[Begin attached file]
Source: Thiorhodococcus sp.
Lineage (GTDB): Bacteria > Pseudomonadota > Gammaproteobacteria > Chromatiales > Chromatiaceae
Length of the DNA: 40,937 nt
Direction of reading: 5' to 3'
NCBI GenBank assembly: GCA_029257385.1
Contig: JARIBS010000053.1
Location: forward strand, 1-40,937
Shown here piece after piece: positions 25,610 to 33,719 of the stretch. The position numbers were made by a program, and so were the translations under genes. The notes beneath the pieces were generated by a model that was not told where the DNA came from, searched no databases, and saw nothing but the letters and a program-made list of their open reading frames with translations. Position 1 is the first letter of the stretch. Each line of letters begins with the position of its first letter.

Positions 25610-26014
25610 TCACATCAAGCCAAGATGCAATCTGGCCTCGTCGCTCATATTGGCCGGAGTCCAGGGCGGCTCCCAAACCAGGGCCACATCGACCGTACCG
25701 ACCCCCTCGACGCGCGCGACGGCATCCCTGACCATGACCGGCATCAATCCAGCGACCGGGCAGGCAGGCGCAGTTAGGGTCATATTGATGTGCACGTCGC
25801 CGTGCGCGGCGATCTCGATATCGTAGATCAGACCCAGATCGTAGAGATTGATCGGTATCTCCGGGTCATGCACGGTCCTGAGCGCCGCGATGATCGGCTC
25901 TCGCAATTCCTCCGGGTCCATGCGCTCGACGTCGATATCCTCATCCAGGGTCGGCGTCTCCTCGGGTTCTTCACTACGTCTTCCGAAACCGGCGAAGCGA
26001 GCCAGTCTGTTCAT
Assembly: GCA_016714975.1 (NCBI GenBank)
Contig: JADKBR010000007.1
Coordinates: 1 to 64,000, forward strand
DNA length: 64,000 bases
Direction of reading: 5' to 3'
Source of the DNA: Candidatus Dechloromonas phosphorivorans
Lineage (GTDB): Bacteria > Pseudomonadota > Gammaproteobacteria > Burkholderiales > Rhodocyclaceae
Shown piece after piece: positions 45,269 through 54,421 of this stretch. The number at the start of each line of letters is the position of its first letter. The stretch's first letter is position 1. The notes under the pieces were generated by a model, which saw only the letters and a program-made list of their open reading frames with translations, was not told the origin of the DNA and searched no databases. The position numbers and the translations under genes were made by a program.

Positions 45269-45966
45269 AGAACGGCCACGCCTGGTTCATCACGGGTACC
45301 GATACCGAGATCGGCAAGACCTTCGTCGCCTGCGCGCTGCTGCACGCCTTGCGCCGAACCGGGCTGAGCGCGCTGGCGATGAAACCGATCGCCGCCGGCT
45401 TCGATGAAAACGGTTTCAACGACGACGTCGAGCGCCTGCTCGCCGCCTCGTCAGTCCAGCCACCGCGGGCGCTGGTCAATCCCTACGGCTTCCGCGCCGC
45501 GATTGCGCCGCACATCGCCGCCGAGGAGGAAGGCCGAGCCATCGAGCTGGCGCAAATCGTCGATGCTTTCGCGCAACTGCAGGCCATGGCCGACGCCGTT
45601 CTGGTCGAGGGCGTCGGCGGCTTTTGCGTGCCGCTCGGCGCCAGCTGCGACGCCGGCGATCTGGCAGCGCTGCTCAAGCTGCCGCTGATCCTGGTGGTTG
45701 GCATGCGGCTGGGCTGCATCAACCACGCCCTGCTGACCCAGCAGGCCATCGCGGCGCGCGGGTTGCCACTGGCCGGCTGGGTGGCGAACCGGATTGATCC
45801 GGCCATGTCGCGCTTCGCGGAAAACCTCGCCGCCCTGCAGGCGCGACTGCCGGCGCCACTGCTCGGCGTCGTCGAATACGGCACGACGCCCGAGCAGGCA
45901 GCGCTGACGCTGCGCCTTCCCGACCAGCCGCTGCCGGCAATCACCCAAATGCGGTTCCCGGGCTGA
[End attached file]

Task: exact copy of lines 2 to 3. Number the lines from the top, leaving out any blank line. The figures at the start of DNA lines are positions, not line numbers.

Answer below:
Lineage (GTDB): Bacteria > Pseudomonadota > Gammaproteobacteria > Chromatiales > Chromatiaceae
Length of the DNA: 40,937 nt